This is a division of application Ser. No. 08/808,639, filed Feb. 28, 1997, and currently pending, the disclosure of which is incorporated herein by reference.

BACKGROUND OF THE INVENTION

1. Field of the Invention

The present invention relates to an electric power or electric energy conversion/storage system and an electric energy converting/storing method for generating or producing an ozone gas-by using electric energy and storing the ozone gas for supplying it to an ozone utilization object (hereinafter referred to as ozone consumer) continuously at a given flow rate, as occasions demand.

2. Description of Related Art

For having better understanding of the invention, technical background thereof will first be described. Heretofore, as the electric energy storage apparatuses for storing electric energy generated during the night, there are well known in the art the apparatuses designed for converting the electric energy into heat for storing the former in the form of thermal energy, as exemplified by an electric water heater, a heat-accumulation type hot-air generator, a cold-accumulation type cooler and the like. FIG. 18 is a side elevational view showing in section a structure of a conventional electric energy conversion/storage system such as an electric water heater. Referring to the figure, the electric energy conversion/storage system includes a hot-water inlet port 1 mounted at the top end, and a heat insulator 2 serving for preventing hot water as poured through the hot-water inlet port 1 from getting cool.

Formed integrally in the heat insulator 2 is a hot water reserving tank 3 in which an electric heater 4 is disposed for heating water stored in the hot water reserving tank 3 as occasion demands. The temperature of hot water contained within the hot water reserving tank 3 is detected by a temperature sensor 5, wherein the temperature detection signal outputted from the temperature sensor 5 is supplied to an automatic temperature regulating unit 6 which serves to control or adjust the temperature of hot water within the hot water reserving tank 3. Hot water stored within the hot water reserving tank 3 can be taken out through a water outlet port 7 mounted at a location close to the bottom of the electric water heater.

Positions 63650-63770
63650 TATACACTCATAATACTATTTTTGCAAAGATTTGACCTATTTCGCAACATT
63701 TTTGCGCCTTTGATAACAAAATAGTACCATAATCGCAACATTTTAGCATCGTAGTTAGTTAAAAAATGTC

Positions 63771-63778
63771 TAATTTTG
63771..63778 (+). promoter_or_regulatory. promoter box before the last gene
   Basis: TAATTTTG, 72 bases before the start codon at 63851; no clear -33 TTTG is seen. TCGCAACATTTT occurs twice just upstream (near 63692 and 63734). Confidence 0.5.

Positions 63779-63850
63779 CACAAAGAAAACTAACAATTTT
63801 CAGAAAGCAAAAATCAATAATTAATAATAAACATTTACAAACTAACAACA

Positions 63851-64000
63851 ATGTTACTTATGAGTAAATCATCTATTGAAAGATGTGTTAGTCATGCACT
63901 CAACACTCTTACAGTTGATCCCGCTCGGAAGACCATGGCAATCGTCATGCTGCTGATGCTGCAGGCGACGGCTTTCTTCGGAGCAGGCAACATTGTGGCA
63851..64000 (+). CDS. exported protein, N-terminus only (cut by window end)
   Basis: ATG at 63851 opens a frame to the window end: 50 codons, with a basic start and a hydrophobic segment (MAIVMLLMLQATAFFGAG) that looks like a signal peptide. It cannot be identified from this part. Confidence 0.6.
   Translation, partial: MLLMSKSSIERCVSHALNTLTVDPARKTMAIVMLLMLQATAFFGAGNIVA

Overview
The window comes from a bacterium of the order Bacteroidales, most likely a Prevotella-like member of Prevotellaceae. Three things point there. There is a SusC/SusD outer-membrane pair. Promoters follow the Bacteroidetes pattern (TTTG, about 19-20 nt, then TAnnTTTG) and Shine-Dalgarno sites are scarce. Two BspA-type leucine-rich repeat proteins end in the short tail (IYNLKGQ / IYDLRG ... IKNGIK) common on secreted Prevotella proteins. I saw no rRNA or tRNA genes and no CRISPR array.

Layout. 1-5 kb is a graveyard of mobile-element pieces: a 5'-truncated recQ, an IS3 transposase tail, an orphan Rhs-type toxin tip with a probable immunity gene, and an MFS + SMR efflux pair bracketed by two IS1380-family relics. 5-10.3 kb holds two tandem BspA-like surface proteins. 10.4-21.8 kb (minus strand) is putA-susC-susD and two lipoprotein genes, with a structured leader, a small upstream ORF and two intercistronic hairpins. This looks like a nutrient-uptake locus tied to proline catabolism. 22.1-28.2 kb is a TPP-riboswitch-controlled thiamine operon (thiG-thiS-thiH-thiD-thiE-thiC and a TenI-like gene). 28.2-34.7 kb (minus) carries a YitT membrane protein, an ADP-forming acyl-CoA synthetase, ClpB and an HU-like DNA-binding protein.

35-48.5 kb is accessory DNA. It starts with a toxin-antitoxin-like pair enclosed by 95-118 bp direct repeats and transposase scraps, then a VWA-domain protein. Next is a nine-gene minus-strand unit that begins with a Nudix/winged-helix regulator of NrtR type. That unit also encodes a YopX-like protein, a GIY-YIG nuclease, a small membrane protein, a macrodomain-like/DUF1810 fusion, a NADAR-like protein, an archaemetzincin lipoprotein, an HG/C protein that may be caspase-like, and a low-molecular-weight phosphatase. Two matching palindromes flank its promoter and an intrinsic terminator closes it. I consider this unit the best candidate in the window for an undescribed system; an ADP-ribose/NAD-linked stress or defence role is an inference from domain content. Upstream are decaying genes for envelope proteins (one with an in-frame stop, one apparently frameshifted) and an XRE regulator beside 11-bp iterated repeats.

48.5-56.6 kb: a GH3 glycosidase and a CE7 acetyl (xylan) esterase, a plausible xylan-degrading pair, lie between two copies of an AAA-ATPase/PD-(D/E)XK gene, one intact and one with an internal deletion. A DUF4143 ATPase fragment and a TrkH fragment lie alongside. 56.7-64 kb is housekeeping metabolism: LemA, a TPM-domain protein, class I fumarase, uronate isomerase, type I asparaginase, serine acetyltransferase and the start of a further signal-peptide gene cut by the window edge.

Operation of the conventional electric energy conversion/storage system (electric water heater) shown in FIG. 18 will be briefly reviewed below.

When water is fed to within the hot water reserving tank 3 through the water inlet port 7, water is heated up to a predetermined temperature and taken out as hot water through the hot-water outlet port 7, as it is demanded. The temperature of hot water contained within the hot water reserving tank 3 is detected by the temperature sensor 5 disposed within the hot water reserving tank 3. The electric power supply to the temperature sensor 5 is controlled by means of the automatic temperature regulating unit 6 so that the temperature of the hot water contained within the hot water reserving tank 3 is maintained at a value preset at the automatic temperature regulating unit 6. In this manner, in the electric water heater now under consideration, electric energy is transformed into heat or thermal energy and stored in water which may thus be referred to as a heat storing or accumulating medium.

Further, FIG. 19 is a side elevational view showing in section a heat-accumulation type hot-air generator as another one of the conventional electric energy conversion/storage systems known heretofore. In the figure, reference numeral 4 and 6 designates an electric heater and an automatic temperature regulating unit described above in conjunction with FIG. 18. The heat-accumulation type hot-air (or gas) generator includes a thermal insulation layer 8 for suppressing heat as stored from dissipating to the ambient, and a heat accumulating medium 9 charged within a chamber enclosed by the thermal insulation layer 8. An air flow passage 10 extends through the heat accumulating medium 9 for allowing air flowing through the passage 10 to take out heat from the heat accumulating medium 9. Further provided is a blower 11 which serves for feeding air into the passage 10. In the heat-accumulation type hot-air generator described above, there is usually employed as the heat accumulating medium 9 a heat resistant brick or the like material.